CRISPR and Crunchier

My understanding of CRISPR/Cas9 is simple: it’s a gene-editing tool that can change the DNA in the genome of an individual cell, like genomic search-and-replace, thereby modifying the cell before it performs its function(s), such as replication (cell division in non-neurons) and protein creation (gene expression).

2017-10-25 note: CRISPR/Cas13 operates on RNA instead of DNA, which takes it out of a gene-editing role and puts it into a more traditional gene-silencing role.

What I thought were misunderstandings others had around delivery (i.e., operating on one cell or few cells vs. operating on the [trillions of] cells in a mature organism) are now coming from the scientific community. Perhaps they are riding a wave of the public’s misunderstanding toward an anticipated cusp of popularity, assuming that the knots in perception will get worked out later.

Scientists are coming forward and implying that CRISPR can change the billions of copies of one’s genome in the mature human’s brain. Whether intended or not, they make it sound like a mature organism’s genome is in a single, tweakable control center: make one tiny change in one tiny place and change a mature person’s genetic destiny (and that of their offspring) forever. Easy. Done. They gloss over that a mature person comprises trillions of copies of their genome, throughout the cells of their body. Only at the fertilization stage is there a genomic control center where changes propagate. They gloss over entirely how genetic changes might propagate within a mature organism, and to its offspring. I think the key is viral delivery, yet I’m not entirely sure.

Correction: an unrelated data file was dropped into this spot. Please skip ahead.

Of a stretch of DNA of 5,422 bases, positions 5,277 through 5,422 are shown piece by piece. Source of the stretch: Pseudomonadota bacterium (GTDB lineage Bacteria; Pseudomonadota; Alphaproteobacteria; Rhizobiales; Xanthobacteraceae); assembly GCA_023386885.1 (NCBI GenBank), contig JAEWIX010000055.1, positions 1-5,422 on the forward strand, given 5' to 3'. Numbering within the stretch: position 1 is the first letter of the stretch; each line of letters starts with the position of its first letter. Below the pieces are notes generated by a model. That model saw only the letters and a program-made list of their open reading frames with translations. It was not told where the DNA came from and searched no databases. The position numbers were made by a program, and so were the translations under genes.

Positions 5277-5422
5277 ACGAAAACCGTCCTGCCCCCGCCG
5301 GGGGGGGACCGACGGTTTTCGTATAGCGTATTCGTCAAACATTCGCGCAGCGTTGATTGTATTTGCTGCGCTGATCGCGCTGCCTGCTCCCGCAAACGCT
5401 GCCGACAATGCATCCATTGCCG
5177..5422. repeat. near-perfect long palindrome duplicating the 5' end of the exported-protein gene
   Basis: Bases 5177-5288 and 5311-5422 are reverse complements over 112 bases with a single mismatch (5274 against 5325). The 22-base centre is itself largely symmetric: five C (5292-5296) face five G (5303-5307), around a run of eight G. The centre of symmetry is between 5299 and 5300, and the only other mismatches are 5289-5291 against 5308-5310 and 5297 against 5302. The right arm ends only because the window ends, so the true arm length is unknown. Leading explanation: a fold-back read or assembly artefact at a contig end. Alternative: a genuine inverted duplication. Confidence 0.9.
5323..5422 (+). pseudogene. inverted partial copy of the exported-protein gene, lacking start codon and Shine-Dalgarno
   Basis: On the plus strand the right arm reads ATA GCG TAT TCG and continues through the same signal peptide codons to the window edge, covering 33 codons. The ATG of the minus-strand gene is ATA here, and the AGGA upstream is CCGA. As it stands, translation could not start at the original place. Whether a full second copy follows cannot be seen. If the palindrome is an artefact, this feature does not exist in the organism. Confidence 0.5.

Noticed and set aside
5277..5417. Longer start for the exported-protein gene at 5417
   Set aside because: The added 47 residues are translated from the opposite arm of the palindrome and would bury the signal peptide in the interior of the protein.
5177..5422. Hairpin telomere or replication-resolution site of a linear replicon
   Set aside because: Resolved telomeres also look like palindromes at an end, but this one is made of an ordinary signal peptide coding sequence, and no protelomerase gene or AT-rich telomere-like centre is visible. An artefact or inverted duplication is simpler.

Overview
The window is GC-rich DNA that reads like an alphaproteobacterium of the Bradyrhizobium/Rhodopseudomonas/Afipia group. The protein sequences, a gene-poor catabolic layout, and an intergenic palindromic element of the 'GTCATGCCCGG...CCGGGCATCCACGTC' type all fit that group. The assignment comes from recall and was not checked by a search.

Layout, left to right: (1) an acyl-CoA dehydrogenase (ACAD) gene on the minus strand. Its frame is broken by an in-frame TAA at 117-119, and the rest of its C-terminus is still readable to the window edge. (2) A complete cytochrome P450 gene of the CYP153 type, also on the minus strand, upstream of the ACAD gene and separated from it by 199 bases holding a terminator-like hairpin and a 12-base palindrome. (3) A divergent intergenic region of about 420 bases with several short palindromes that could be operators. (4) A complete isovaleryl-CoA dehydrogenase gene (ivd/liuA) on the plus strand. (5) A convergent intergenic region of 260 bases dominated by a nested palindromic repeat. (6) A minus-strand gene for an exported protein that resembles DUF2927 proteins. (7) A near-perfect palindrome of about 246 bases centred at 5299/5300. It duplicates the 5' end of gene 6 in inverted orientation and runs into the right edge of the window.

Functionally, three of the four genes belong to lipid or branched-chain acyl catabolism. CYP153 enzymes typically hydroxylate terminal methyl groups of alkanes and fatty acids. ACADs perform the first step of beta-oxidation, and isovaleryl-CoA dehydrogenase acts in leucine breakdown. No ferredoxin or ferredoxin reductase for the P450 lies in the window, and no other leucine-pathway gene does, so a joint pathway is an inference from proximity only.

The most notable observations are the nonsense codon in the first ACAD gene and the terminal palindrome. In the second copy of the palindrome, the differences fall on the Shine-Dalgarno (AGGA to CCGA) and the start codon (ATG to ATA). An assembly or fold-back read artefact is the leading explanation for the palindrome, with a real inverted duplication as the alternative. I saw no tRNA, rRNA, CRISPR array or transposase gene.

Coming to terms

Gene delivery: e.g., viral vs. non-viral delivery.
Gene drive: the phenomenon in which the inheritance of a particular gene or set of genes is favorably biased.
Germ cell vs. somatic cell: a cell that gives rise to gametes vs. a differentiated cell in the body.
Germline: a series of germ cells each descended from earlier cells in the series, regarded as continuing through successive generations.
Meiosis: a type of cell division that reduces the chromosome number by half. In the male, this results in sperm. In the female, this results in ova.
Mosaicism: the presence of two or more populations of cells with different genotypes in one individual, who has developed from a single fertilized egg.

Why I’m scratching my head